- Fill a container with blue sticky substances (Jell-O, a mixture of baby oil and blue food coloring, etc.). Let children manipulate the contents of the bin with various containers they can fill and empty, kitchen utensils, plastic marine animals, etc.
- Provide a water table children can explore. Add small boats, plastic fish, and other floating objects.
- Prepare cookie dough and use fish-shaped cookie cutters to create a variety of edible fish.
- Cut the bottom of an empty individual yogurt container. Glue plastic film on the bottom of the container and encourage children to use it to observe the bottom of your water table or aquarium. Do they see things differently?
Use the cards to spark a conversation with your group or in your reading and writing area. They may also be used to identify your thematic bins. (Open word flashcards-Aquariums) (Open giant word flashcards-Aquariums) Print. goldfish, aquarium gravel, net, bamboo, aquarium, fishbowl, filtration system, seaweed, food, plant, decoration, Betta fish
(Open word flashcards-Aquariums) Print and laminate the word flashcards. Encourage each child to pick a word flashcard and present the word to the group (example: net). Ask children questions to get them to talk.
Associating pictures and words
(Open giant word flashcards-Aquariums) Print, laminate, and display the word flashcards on a wall, close to your circle time area or on a large piece of cardboard that can be moved around. Name a word and ask children to identify the corresponding flashcard.
Felt board game-Aquariums
(Open felt board game-Aquariums) Print. Glue four pieces of dark blue felt on a large piece of cardboard to create your felt board. Display it on a wall. Trace the shapes on colourful pieces of felt and cut them out. The shapes will stick to your felt board.
ROUTINES AND TRANSITIONS
My aquarium path
(Open transition games-Aquariums) Print, laminate, and secure the illustrations on the floor to create a path which leads to areas frequently visited by children such as the bathroom or cloakroom. If you prefer, the illustrations may also be used to delimit your various workshops.
This is my spot-Aquariums
(Open transition games-Aquariums) Print two copies. Laminate and cut out the cards. Glue one copy of each card on the table using adhesive paper. Drop the other copies in a bag. Children take turns picking a card to determine their spot at the table for the day. You may also use the cards to determine naptime spots or for your task train.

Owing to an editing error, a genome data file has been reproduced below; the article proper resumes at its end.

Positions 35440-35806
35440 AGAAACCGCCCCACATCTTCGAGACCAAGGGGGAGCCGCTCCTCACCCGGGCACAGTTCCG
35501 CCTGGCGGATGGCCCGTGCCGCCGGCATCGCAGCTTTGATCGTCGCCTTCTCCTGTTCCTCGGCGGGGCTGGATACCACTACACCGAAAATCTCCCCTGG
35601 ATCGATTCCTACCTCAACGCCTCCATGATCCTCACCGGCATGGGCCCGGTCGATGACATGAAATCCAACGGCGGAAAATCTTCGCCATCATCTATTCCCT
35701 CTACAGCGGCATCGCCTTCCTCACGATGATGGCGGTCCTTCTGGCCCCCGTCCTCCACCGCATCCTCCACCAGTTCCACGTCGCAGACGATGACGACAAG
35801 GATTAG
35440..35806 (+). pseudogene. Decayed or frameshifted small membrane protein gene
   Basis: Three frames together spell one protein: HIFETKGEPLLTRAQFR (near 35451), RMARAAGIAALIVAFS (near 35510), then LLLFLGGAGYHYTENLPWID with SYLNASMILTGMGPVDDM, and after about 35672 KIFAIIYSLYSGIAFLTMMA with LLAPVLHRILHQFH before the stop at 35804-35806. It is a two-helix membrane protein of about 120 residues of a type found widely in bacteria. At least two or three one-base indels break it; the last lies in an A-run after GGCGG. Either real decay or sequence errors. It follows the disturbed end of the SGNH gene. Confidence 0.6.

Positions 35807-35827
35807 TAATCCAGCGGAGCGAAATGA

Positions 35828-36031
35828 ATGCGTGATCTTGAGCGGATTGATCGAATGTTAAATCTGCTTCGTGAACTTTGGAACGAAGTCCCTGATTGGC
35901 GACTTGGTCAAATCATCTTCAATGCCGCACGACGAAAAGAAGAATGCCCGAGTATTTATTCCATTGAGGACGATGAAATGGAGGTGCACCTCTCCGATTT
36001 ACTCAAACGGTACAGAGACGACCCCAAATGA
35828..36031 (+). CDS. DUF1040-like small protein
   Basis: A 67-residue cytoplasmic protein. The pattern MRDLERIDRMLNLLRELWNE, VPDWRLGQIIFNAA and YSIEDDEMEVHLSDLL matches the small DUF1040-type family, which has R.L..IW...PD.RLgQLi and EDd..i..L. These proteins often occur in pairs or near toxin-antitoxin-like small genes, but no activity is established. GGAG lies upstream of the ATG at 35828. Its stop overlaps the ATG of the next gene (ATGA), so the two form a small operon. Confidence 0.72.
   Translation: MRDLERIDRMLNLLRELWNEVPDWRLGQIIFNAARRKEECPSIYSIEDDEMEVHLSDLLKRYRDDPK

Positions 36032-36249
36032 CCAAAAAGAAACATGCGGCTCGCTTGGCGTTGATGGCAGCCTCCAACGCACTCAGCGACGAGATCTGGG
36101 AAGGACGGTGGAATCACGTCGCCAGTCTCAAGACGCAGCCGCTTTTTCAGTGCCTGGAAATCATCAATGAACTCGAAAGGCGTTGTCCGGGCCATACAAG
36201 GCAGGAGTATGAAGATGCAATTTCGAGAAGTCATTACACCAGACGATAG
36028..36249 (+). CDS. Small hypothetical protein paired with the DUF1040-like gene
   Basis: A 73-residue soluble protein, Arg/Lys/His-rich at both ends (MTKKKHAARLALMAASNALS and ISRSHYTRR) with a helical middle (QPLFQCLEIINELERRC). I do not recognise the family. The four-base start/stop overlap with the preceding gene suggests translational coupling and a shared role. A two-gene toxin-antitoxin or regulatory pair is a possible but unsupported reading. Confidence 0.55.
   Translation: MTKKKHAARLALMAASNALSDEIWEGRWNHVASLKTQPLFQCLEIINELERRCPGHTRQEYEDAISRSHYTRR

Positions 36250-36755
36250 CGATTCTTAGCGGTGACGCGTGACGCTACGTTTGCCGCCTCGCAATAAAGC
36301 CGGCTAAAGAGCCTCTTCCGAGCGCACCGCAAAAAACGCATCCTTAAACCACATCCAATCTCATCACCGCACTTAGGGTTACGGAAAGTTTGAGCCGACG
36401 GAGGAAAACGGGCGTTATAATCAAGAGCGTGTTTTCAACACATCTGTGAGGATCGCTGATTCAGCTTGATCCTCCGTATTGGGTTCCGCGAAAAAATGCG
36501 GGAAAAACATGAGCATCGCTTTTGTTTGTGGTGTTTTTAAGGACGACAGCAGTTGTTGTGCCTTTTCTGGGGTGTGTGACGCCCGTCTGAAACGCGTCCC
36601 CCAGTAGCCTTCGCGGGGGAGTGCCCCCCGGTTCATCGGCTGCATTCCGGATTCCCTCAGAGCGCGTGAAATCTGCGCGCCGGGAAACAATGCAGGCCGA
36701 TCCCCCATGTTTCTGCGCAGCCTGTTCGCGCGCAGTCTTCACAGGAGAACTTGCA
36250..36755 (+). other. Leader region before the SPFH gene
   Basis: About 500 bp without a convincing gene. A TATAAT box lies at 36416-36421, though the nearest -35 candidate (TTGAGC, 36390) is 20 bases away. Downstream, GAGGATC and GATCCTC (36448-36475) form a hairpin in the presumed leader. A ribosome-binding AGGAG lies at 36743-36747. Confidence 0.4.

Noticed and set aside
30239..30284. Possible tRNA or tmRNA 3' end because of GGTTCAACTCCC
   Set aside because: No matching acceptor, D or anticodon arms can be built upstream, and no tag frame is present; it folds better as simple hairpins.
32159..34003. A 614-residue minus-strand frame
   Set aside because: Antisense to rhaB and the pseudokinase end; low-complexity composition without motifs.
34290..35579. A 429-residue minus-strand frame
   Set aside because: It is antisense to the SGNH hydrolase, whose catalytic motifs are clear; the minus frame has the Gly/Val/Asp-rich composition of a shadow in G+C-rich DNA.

ACTIVITIES FOR BABIES
I can talk like a fish
Practice making fish-like "sounds" with little ones by encouraging them to imitate you. If you wish, pursue the activity by making other animal sounds.
Fill a kiddie pool with colourful balls and hide plastic fish among them. Young children will enjoy finding (and hiding) the fish over and over again.
You can use a clothing hanger, tree branches, or wooden skewers (cut pointed ends) to make a mobile. Cut strips of construction paper (3 cm x 10 cm) and fold them to form fish shapes. Use a stapler to hold the shapes in place. Attach a piece of string to each fish and hang them from the hanger/skewers/branches to complete your mobile.
Collect a variety of clear plastic containers (mayonnaise, peanut butter, etc.) and fill them with a mixture of water and food coloring. Add tiny jelly fish to each one. Babies will love manipulating these tiny aquariums. Be sure to seal the lids with hot glue and supervise the activity. Variation: Set the bottles in the refrigerator before letting children manipulate them to provide them with the opportunity to explore a cold sensation.
PHYSICAL ACTIVITY AND MOTOR SKILLS
(Open fish game) Print six copies. Laminate the illustrations and stick them on the floor so that children can hop from one identical fish to the next (example: from one red fish to another red fish). Name a color. Children must try to go from one end of the daycare to the other, hopping only on fish of the corresponding color. Variation: Use one fish of each color per child (example: for six children, use six red fish). Play music and encourage children to dance around the daycare. When the music stops, name a color. Children must quickly find a fish of the corresponding color to stand on.
Fill a kiddie pool with water. Give each child a plastic fish and a drinking straw. Organize races where children must make their fish go from one end of the kiddie pool to the other by blowing through their straw in the water or in the air.
Swimming in my aquarium
Build a maze-like obstacle course using, among other things, a rope strung between two chairs under which children must crawl. If you prefer, you may also have them jump over the rope, without touching it. You can also set a bucket filled with water on a chair and have children crawl under it without spilling it. Incorporate whatever you have on hand and encourage children to help you build your obstacle course. Be sure to create your obstacle course so that you maximize the ways children must move about (hopping, crawling, spinning, etc.).
(Open miniature fish) Print and laminate. Hide fish within your daycare and invite children to search for them. The child who finds the most fish can hide them for the next round.
Red fish vs. Blue fish
Divide your group into two teams: the red fish and the blue fish. Have the red fish stand, facing the wall, at one end of your daycare. The blue fish slowly move towards the red fish. When you shout, "Watch out for the blue fish!", the red fish turn around an run away to avoid getting caught.
(Open picture game-Aquariums) Print and stick the illustrations here and there, on the floor of your daycare. You must have one illustration less than the number of children in your group. (for nine children, use eight illustrations). Children dance around the daycare to the sound of music. When the music stops, they must quickly find an illustration to stand on. The child who is left without an illustration is eliminated. Continue until there is only one child left.